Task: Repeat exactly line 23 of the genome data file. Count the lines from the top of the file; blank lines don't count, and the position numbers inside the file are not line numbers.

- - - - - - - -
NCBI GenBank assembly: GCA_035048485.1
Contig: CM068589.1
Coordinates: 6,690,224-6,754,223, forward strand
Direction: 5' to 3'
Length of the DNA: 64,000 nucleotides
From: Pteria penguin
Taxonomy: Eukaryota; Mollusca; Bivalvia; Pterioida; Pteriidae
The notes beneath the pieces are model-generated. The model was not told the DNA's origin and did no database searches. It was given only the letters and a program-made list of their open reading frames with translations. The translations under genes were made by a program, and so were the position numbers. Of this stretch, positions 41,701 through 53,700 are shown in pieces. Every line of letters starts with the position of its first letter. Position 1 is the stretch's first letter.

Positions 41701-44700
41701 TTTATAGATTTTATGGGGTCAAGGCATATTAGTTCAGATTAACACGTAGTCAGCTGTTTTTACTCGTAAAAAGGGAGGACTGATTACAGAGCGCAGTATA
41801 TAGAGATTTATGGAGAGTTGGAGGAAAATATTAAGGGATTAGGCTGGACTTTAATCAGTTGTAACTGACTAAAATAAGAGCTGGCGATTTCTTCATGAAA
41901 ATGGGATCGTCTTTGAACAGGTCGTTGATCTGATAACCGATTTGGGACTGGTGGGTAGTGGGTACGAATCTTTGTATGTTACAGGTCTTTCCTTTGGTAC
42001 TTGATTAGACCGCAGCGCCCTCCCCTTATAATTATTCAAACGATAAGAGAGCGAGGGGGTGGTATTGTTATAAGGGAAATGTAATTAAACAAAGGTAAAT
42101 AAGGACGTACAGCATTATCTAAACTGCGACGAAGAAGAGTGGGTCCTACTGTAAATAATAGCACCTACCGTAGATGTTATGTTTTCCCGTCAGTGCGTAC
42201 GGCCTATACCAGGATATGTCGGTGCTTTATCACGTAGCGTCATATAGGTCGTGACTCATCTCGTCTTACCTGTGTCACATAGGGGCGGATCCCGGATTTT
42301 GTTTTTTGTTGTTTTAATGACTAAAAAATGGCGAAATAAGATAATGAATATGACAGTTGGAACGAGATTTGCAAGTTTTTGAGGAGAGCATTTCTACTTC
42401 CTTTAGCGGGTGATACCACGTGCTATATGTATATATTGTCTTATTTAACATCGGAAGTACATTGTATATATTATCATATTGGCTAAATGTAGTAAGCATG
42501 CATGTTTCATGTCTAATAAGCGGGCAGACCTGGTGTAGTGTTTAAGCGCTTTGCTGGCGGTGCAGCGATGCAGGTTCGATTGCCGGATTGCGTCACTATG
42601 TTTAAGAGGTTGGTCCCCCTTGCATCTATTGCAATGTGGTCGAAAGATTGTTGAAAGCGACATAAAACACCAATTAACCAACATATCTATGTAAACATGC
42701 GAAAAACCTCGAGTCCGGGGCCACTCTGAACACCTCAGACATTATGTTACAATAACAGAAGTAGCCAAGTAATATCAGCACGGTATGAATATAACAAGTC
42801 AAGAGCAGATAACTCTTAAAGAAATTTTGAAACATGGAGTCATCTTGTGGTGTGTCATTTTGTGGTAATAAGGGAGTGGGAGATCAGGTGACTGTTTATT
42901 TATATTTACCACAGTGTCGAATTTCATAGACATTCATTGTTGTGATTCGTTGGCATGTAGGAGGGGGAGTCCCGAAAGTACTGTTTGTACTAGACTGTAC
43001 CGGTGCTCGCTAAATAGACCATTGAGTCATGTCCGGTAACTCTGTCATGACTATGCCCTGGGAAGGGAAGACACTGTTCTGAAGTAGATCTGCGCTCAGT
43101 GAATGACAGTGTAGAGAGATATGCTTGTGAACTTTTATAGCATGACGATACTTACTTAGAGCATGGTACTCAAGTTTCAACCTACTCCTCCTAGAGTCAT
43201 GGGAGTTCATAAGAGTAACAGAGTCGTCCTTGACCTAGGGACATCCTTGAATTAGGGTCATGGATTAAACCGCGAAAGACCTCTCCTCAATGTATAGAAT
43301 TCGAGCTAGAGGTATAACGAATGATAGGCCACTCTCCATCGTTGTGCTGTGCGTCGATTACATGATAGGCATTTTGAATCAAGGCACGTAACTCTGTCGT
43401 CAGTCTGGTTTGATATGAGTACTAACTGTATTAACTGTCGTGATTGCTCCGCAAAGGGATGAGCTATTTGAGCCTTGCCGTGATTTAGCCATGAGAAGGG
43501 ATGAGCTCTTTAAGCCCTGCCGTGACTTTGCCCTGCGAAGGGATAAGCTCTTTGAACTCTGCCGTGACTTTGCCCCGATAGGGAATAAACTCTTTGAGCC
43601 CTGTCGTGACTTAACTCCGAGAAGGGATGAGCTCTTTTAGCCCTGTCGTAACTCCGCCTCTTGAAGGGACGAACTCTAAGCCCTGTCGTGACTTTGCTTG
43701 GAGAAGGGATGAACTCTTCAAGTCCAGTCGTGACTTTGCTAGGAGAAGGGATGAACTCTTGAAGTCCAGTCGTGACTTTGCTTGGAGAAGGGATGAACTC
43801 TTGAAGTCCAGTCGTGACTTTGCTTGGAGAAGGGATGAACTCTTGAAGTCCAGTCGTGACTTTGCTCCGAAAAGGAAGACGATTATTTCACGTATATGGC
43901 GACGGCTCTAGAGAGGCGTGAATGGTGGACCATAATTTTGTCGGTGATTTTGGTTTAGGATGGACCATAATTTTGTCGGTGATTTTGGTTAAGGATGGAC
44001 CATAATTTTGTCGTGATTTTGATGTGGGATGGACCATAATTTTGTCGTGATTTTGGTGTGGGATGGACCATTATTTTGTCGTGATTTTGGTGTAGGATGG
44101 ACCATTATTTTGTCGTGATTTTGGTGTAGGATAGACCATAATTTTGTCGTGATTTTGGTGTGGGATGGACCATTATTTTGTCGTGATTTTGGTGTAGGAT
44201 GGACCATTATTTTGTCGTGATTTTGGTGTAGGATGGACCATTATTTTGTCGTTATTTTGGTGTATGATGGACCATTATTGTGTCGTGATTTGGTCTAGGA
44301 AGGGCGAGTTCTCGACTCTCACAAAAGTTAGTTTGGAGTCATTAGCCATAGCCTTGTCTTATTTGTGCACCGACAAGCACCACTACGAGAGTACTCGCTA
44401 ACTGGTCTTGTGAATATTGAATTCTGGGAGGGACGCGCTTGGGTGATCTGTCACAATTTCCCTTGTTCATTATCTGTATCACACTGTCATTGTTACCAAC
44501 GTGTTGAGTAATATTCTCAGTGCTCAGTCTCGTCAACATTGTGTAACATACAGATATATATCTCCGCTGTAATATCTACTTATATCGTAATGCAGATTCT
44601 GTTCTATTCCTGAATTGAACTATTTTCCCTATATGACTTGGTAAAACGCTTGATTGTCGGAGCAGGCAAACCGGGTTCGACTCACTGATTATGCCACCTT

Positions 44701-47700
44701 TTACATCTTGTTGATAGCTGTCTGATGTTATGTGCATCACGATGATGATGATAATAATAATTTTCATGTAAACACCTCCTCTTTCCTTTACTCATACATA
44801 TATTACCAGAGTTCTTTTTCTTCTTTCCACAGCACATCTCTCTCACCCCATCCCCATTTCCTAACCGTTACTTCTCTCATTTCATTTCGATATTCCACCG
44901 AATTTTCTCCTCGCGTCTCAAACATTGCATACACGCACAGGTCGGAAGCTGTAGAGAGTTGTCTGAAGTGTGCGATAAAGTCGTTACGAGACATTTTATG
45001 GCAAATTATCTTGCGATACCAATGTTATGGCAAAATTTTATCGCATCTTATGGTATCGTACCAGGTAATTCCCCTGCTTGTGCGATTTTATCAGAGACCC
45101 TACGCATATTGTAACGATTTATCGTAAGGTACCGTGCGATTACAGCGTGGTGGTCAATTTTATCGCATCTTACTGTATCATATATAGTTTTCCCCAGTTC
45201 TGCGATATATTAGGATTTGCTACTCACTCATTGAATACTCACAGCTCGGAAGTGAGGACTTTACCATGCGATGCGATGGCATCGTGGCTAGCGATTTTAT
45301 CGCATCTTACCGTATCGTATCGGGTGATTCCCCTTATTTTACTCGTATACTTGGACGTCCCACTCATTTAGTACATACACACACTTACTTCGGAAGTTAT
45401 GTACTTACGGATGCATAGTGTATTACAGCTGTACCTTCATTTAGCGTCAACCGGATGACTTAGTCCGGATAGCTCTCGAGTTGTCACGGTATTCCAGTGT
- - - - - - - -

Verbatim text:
43001 CGGTGCTCGCTAAATAGACCATTGAGTCATGTCCGGTAACTCTGTCATGACTATGCCCTGGGAAGGGAAGACACTGTTCTGAAGTAGATCTGCGCTCAGT